Rich Cross-Platform Desktop Applications Using Open-Source Titanium
Save the file, then go to the Titanium Developer's Project tab, and click the package icon on your project. Click Package and Launch, and test your application. Click the buttons to get a hello world from three different languages—all in a single page (Figure 8).
While you're writing code, you're sure to run into bugs. Luckily, Titanium includes WebKit's Web Inspector, which you can use for various developments tasks. To open the Web Inspector, simply right-click on your app, and select Inspect Element.
Once you're done writing code and perfecting your application, you're now ready to package your application, which is easy to do with Titanium Developer. In the Packager window, click the Package for Distribution button.
You are given several options. The first one is to select for which platforms to package your app—you can choose from OS X, Windows and Linux (or all three). Next, you need to decide whether to bundle the runtime with your application or install it via the network during launch. Then, you decide which modules you'll add to your project and whether to bundle them with your app (Figure 9).
Finally, you have the choice of making your project publicly available. By checking Make app public, your application will be added to the App directory and be made available to users everywhere. This helps immensely in distributing your application, because Titanium also hosts your files for you. When you're done, click Package.
Titanium Developer then uploads your project files to the Packager Cloud for packaging. When it's done, you are presented with links to your downloads for each platform you specified. If you made your app public, Titanium Developer also starts showing statistics for your application, such as the number of downloads for each platform and the user ratings for you application (Figure 10).
As you saw in the code above, all languages supported by Titanium have a window object. This is the shared global object and is used to bind methods and objects that need to be available on all languages. The main namespace for the Titanium API is also bound to this global object and can be accessed via window.Titanium.
Aside from WebKit goodies, such as client-side database storage and CSS animations, Titanium's current API also contains many of the necessary features needed for desktop application development:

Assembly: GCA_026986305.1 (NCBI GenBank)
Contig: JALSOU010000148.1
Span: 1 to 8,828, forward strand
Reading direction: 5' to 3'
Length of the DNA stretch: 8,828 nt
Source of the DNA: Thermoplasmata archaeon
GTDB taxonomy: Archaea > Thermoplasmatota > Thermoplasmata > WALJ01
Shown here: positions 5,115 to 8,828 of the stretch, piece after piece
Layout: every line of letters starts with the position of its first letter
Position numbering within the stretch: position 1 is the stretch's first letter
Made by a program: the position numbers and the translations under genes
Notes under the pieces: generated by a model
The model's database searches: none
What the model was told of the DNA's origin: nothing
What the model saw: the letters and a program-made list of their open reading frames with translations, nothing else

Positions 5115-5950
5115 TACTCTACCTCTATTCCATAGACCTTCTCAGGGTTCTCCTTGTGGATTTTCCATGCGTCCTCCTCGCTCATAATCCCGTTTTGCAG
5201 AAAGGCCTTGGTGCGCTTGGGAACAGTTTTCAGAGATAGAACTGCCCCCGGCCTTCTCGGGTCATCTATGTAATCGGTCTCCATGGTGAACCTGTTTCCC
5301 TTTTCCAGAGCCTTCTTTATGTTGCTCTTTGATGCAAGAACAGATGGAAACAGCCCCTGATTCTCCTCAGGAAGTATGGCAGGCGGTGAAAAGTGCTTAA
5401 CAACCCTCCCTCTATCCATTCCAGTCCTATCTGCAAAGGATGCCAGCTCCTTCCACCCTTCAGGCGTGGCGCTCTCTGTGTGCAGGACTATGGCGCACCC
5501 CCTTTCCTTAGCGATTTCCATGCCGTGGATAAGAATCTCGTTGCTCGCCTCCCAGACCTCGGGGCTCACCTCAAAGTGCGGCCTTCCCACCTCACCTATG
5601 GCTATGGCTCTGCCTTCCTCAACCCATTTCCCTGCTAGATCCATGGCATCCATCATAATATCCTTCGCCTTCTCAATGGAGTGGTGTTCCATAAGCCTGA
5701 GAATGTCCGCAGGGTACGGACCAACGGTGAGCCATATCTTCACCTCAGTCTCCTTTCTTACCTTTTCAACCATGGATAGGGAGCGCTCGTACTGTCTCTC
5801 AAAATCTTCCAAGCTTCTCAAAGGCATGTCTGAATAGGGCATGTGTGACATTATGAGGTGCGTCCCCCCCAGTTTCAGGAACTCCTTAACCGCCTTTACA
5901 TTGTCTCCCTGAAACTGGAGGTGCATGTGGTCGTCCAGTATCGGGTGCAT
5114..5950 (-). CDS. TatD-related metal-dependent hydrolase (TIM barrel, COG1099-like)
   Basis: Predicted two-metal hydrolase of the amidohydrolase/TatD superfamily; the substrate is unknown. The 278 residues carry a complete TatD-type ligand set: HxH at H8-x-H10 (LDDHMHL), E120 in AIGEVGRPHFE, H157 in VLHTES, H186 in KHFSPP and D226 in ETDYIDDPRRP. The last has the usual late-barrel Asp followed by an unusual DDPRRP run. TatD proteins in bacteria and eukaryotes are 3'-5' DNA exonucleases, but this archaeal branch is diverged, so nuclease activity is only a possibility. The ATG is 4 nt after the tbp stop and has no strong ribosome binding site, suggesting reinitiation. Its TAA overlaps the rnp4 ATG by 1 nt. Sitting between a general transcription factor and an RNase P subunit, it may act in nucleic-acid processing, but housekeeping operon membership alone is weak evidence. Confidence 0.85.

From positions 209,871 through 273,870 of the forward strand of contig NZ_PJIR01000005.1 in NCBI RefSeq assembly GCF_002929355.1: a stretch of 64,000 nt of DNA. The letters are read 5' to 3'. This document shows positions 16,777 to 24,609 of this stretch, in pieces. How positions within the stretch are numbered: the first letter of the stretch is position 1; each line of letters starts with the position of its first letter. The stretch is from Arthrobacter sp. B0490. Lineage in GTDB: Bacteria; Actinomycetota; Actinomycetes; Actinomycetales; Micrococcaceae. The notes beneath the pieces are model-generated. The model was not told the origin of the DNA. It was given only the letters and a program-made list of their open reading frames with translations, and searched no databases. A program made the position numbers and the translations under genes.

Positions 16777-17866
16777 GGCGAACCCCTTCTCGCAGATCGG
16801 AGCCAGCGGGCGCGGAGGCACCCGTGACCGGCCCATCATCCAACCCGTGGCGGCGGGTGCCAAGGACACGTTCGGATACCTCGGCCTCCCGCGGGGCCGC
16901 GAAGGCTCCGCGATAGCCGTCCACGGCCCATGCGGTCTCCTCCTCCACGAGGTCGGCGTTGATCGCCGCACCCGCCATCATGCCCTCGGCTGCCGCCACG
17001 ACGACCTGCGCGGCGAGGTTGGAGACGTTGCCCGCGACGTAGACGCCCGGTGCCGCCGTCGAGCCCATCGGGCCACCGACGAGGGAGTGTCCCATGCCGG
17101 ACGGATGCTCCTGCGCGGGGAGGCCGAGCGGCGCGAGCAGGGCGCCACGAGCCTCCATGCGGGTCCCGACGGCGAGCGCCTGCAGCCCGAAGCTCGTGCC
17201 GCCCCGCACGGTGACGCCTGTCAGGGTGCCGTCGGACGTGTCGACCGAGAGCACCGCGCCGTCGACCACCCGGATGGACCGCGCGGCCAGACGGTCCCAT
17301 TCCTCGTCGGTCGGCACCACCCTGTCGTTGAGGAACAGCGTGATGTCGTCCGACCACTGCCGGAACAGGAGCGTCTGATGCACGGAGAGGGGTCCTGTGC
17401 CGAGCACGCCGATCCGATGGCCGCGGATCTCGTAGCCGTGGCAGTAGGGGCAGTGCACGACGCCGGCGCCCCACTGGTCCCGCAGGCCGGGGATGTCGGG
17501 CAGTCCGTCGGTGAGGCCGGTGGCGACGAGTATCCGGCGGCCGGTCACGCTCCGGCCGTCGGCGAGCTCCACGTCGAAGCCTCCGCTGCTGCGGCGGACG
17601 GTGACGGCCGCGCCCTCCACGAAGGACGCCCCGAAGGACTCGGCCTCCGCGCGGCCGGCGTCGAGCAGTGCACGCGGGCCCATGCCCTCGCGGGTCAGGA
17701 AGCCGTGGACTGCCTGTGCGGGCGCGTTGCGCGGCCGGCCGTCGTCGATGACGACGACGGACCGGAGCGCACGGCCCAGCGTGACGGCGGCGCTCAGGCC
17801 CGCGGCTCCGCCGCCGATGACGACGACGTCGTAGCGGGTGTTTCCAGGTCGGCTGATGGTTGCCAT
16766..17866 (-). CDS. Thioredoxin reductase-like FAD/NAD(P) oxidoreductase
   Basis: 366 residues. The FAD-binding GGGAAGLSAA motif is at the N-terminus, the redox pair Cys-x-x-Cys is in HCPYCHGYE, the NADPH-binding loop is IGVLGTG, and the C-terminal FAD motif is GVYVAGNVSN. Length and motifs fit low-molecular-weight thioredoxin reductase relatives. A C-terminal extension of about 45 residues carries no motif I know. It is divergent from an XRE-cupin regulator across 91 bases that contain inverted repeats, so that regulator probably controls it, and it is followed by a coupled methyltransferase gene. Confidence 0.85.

Titanium.Desktop: for launching third-party applications and opening URLs on the default browser.
Titanium.Filesystem: for working with the filesystem for things like reading and writing files, creating and managing directories and so on.
Titanium.Media: for working with media files, such as audio and video.
Titanium.Network: for working with network-related tasks, such as socket connections and IRC clients.
Titanium.Notification: for custom system notifications, as well as hooks to platform-dependent notification systems like Growl and Snarl.
Titanium.Platform: for getting information about the user's system.
Titanium.Process: for working with system processes, as well as launching and executing system commands.
Titanium.UI: for working with native windows, menus and system chrome.
Unfortunately, going over all of these APIs would require an article (or two) in itself. Fortunately, the official Titanium site provides documentation with more details.
|Red Hat Enterprise Linux 7.1 beta available on IBM Power Platform||Jan 23, 2015|
|Designing with Linux||Jan 22, 2015|
|Wondershaper—QOS in a Pinch||Jan 21, 2015|
|Ideal Backups with zbackup||Jan 19, 2015|
|Non-Linux FOSS: Animation Made Easy||Jan 14, 2015|
|Internet of Things Blows Away CES, and it May Be Hunting for YOU Next||Jan 12, 2015|
- Designing with Linux
- Wondershaper—QOS in a Pinch
- Red Hat Enterprise Linux 7.1 beta available on IBM Power Platform
- Internet of Things Blows Away CES, and it May Be Hunting for YOU Next
- Ideal Backups with zbackup
- Slow System? iotop Is Your Friend
- New Products
- Hats Off to Mozilla
- 2014 Book Roundup
- January 2015 Issue of Linux Journal: Security
Editorial Advisory Panel
Thank you to our 2014 Editorial Advisors!
- Jeff Parent
- Brad Baillio
- Nick Baronian
- Steve Case
- Chadalavada Kalyana
- Caleb Cullen
- Keir Davis
- Michael Eager
- Nick Faltys
- Dennis Frey
- Philip Jacob
- Jay Kruizenga
- Steve Marquez
- Dave McAllister
- Craig Oda
- Mike Roberts
- Chris Stark
- Patrick Swartz
- David Lynch
- Alicia Gibb
- Thomas Quinlan
- Carson McDonald
- Kristen Shoemaker
- Charnell Luchich
- James Walker
- Victor Gregorio
- Hari Boukis
- Brian Conner
- David Lane